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Tracking Web Statistics

A very important part of any SEO campaign is monitor traffic. Although you want to see how many visitors came to your website, it is very important to analyze the visits. With stat tools, you can make a relatively accurate guess about what pages people come too see, how long they view them and how they got there. There are many stat tools to test stats, but, this discussion will only deal with two of the most popular stat tools; Google Analytics and AWSTATS.

Google Analytics:
Google Analytics is a free tool that you can log into with a GMAIL account username and password.

Google Analytics does a fantastic job at breaking down the visitors into many subcategories such as cities, countries, connection speed and browsers. Any of the ‘Referral Paths’ exists for any of the ‘Traffic Sources’; such as referral, organic and direct. It also shows which pages have been visited and how long someone stays on the page. The stay on the page part can be misleading because they must move to another page on the site for a reference point to be made. Therefore, if someone stays on one page for 10 minutes and then shuts off his computer while someone else visits that page for two minutes and moves another page on your site this will read 1 minute average spent.

One pitfall of Google Analytics is that the cookie that is used for tracking the data will be used as long as that cookie is stored. This means that if someone originally arrives at your site from a link, each and every visit thereafter with that cookie will be shown from the traffic source as a ‘Referral’ not a direct visitor. Considering that the cookie must be removed  and refreshing or reloading will not do a lot of good, those numbers are very problematic. This is where AWSTATS can come to the rescue because it can determine how a visitor arrives at the site.

AWSTATS is often freely provided with a hosting account. 

AWSTATS uses the server log files to determine visitor info. If you compare AWSTATS where users come from and Google, you may find that Google Analytics and AWSTATS vary dramatically with the info regarding where the users came from. AWSTATS may state that 80% come from a bookmark or direct link from email while Google Analytics might state that most come from a referral page. The big difference here is that Google Analytics will use one cookie in the user’s computer and AWSTATS uses server log files.  Like it was mentioned earlier, that cookie has the potential to reveal rather accurate visitor numbers (unless the script is blocked) but it does not do a great job at handling determining precise data how a visitor returns to the website.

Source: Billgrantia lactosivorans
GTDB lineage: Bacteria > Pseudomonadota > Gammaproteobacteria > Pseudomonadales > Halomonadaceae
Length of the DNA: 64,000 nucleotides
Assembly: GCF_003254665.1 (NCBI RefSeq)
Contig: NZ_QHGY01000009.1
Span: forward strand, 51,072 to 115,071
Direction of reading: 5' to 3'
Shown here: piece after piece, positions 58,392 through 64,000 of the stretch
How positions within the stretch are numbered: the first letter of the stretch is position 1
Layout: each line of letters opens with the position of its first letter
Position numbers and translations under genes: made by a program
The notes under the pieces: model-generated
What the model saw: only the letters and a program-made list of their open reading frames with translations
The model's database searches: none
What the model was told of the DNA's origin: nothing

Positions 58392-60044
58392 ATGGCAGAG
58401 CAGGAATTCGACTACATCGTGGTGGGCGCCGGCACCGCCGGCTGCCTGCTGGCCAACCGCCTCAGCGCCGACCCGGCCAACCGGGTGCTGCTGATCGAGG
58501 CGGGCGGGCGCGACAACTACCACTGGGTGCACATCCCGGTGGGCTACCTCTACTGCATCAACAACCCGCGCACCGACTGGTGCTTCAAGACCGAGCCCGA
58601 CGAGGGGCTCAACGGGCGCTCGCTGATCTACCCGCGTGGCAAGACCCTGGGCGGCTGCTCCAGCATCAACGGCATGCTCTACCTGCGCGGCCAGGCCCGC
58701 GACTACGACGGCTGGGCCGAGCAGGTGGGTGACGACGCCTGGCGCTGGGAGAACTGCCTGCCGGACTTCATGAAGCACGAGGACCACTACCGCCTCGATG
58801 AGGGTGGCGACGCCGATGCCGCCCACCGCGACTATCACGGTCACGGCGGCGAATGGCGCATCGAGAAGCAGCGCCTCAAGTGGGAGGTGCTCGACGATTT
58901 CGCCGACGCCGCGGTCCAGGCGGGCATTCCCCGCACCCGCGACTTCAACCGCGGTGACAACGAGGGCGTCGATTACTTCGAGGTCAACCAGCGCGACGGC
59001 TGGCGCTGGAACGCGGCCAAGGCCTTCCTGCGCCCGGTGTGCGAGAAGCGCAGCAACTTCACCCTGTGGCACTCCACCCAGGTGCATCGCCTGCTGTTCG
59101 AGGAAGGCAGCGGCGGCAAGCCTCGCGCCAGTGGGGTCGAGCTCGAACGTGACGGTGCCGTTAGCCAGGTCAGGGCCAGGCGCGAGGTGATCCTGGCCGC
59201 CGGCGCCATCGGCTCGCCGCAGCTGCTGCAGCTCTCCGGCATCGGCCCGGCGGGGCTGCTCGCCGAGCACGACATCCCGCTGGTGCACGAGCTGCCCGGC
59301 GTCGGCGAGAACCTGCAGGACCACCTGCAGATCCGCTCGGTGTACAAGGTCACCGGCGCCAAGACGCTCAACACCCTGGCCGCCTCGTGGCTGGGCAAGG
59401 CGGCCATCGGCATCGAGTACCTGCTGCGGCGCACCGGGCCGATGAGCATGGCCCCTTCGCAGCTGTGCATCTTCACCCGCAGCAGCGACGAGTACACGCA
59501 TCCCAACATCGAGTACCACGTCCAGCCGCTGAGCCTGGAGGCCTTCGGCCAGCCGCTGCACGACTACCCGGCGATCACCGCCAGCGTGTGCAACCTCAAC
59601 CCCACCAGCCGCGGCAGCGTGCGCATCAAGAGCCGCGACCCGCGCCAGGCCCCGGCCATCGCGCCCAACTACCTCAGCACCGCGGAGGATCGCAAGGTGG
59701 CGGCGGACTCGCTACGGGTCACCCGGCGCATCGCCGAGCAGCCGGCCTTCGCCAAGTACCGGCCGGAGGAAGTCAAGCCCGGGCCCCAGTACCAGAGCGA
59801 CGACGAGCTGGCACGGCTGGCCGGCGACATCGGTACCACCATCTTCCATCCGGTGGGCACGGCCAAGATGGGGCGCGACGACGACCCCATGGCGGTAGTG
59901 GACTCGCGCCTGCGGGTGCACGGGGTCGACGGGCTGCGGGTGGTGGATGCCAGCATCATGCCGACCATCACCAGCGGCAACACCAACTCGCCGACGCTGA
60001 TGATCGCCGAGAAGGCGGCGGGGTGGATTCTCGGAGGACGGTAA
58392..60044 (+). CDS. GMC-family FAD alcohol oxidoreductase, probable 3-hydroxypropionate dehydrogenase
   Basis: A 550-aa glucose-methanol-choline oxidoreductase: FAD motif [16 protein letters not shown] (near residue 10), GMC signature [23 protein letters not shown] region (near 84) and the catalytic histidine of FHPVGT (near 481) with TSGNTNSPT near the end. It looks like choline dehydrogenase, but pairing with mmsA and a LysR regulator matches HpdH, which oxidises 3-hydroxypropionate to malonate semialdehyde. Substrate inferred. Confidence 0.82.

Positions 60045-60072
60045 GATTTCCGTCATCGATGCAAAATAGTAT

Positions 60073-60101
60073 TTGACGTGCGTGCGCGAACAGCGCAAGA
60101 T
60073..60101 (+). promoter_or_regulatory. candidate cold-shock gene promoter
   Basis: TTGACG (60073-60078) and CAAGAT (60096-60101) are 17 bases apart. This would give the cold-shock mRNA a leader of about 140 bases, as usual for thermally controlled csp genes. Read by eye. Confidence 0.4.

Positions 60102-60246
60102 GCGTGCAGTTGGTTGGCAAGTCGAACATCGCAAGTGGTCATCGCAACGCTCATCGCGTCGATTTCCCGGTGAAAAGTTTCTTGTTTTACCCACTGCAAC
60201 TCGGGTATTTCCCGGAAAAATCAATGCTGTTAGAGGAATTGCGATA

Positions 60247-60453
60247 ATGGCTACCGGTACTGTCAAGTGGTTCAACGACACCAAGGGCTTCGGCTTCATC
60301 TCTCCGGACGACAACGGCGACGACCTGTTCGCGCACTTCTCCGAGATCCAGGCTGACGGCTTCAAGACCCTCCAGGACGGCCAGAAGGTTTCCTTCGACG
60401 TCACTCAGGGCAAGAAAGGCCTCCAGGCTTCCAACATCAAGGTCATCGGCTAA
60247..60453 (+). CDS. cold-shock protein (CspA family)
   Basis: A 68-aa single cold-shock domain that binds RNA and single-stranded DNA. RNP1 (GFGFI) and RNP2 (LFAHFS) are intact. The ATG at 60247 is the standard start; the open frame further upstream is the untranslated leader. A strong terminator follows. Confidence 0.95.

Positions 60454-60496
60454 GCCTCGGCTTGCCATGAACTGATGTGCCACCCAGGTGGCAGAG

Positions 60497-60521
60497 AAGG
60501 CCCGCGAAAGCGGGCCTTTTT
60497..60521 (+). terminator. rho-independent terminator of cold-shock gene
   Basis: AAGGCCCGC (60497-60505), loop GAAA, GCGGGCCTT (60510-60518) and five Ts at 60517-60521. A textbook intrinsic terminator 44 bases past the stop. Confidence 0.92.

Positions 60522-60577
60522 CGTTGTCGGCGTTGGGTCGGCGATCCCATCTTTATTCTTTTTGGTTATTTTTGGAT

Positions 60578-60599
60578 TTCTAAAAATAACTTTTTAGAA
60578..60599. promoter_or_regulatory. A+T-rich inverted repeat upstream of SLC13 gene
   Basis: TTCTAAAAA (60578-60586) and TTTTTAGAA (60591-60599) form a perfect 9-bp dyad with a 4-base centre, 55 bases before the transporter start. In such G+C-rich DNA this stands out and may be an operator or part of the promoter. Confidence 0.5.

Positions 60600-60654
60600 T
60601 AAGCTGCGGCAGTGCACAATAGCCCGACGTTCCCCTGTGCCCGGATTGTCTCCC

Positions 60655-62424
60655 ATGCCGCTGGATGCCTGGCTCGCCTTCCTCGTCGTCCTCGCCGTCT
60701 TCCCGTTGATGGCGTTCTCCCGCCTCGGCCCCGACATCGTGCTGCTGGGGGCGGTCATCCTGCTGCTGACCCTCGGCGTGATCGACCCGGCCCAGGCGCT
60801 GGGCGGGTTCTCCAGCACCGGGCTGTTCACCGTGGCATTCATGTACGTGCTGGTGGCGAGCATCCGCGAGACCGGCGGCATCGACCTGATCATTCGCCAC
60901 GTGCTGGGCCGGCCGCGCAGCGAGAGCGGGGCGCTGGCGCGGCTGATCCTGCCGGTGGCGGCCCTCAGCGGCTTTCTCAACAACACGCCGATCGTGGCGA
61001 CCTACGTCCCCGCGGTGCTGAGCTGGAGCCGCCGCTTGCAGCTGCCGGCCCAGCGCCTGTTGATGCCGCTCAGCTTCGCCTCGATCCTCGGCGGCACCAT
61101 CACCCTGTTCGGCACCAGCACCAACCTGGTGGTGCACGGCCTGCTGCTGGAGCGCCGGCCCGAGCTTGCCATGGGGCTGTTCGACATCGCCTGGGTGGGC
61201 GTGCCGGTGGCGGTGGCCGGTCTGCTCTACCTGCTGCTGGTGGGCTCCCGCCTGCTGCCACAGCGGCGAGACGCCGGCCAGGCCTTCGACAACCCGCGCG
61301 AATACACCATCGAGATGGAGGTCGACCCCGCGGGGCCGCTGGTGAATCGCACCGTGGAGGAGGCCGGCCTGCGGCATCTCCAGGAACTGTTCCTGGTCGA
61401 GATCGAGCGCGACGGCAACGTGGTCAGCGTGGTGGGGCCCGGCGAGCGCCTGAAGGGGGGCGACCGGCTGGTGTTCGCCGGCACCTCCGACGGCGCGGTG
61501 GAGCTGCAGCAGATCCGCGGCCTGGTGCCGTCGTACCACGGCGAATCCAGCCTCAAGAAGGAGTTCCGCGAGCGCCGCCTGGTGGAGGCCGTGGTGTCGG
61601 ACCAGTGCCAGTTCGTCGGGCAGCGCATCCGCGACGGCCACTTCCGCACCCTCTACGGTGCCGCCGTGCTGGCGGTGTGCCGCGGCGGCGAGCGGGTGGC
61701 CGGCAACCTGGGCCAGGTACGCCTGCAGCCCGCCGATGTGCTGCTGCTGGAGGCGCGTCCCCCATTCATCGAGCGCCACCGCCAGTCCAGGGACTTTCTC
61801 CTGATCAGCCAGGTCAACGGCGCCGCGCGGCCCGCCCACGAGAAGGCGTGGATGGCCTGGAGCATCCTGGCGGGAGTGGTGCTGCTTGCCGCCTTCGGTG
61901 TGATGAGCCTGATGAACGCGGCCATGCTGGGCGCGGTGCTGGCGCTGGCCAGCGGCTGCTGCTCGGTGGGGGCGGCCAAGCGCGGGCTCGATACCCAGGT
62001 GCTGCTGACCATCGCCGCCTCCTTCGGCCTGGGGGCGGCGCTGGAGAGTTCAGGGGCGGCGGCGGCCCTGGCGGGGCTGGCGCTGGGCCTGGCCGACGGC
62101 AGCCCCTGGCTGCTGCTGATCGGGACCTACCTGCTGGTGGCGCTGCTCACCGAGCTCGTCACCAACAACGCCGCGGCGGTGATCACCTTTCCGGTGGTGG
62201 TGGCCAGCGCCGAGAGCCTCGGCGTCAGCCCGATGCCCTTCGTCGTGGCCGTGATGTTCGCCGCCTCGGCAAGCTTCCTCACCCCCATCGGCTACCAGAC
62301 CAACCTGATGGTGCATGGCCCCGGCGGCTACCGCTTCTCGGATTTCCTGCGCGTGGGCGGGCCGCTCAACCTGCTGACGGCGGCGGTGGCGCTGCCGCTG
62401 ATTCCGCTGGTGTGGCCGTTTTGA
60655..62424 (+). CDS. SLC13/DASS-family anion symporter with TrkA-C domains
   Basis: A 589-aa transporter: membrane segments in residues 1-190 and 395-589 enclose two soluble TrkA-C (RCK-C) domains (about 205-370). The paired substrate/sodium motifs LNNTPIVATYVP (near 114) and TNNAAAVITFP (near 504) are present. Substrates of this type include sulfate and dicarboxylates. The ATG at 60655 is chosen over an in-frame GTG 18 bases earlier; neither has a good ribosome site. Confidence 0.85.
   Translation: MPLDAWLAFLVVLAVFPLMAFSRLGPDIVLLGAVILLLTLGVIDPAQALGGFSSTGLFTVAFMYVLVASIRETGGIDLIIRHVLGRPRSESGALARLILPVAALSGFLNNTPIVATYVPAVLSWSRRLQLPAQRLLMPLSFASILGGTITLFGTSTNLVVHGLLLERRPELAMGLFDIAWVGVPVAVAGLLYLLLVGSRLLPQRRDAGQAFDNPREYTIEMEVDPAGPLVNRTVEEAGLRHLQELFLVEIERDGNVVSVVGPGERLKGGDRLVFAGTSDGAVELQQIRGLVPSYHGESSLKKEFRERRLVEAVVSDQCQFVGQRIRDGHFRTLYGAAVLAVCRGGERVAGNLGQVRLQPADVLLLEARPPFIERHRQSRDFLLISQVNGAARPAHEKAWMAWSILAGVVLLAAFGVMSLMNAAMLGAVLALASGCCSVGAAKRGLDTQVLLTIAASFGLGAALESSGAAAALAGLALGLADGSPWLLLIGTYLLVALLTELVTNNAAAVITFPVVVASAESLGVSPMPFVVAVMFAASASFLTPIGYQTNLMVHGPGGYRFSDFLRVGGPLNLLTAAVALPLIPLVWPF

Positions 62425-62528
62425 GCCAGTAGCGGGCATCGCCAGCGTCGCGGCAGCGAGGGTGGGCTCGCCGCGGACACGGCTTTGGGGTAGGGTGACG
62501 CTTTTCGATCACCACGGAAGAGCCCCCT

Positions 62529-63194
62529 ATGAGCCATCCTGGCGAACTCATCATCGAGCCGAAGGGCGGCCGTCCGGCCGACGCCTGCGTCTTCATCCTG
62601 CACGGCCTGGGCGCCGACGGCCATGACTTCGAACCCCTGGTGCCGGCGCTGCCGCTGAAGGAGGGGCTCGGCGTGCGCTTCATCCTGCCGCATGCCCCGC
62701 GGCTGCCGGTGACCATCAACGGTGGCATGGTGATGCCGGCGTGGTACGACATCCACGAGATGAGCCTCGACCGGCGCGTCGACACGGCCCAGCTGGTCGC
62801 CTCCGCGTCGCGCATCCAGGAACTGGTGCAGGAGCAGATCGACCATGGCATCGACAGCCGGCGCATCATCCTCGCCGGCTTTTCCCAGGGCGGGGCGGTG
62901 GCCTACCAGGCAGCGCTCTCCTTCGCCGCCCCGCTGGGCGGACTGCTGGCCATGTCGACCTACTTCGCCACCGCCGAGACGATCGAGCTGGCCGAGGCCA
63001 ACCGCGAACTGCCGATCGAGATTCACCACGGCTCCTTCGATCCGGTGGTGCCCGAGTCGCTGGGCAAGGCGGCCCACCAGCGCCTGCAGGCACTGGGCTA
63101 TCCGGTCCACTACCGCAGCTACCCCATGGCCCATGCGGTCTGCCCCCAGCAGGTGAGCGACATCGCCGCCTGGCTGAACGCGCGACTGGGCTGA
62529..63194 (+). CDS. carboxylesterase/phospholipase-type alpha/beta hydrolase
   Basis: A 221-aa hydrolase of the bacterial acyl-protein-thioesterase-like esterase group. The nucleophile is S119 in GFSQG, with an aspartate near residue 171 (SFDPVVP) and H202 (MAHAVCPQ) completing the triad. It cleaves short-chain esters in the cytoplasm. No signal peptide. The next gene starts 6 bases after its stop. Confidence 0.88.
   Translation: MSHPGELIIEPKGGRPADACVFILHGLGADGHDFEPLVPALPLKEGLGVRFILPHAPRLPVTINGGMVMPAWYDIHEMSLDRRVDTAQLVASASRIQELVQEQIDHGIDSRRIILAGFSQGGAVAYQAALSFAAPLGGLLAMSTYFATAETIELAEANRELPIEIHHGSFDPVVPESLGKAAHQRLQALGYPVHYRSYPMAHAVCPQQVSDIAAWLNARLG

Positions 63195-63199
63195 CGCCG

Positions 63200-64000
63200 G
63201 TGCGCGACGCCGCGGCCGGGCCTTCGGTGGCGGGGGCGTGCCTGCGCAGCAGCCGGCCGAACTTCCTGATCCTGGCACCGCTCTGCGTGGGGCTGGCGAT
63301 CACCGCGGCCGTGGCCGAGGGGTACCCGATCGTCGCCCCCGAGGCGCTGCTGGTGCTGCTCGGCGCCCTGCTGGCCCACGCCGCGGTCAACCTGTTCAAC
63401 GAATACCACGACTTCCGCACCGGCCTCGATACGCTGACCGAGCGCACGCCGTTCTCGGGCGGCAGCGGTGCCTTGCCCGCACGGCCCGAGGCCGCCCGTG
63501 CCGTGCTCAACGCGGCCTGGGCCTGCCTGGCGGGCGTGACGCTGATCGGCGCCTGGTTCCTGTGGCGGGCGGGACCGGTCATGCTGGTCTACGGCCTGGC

There are not many cons about AWSTATS. It is a very popular choice for webmasters to determine visits and visitor info. It does a pretty good job at breaking down information such as what pages had been entered and which ones had been exited. As far as where visitors come from, it breaks them down to the country with the unique IP addresses. Google Analytics has a slight edge here becasue it tracks the user down to the city. It is not perfect, but, it could show something like a visitor from West Vancouver who is actually living in North Vancouver.

There are addons that can be used with a Content Management System to determine visitor stats. For example, Joomla has a component and module called Joomlastats. This tool will store info in the database about the users, such as what pages were visited and where they come from. The third opinion from a component / module can be very useful. The negative aspect to using one of the components / modules is that a lot of data will accumulate in the database and that could hinder SEO and website speed as search engines query the database; even with compressed data. The program Joomlastats and AWSTATS show very very similar data, numbers and IP addresses of the visits. Both will exclude bots. One of the nice features of a stat analyzer like Joomlastats is that is very good at showing every visit for each day. The IP addresses all line up and you can see new and returned visits with a timer for each session. One negative aspect is that the user may have to manually remove stats in the database that may not get removed with uninstallation.

A quick summary is that the two stat analysis can reveal rather goog results about the city, IP address and pages that were visited if the webmaster utilizes the strengths of each rather than pondering the weaknesses which leave unreliable data.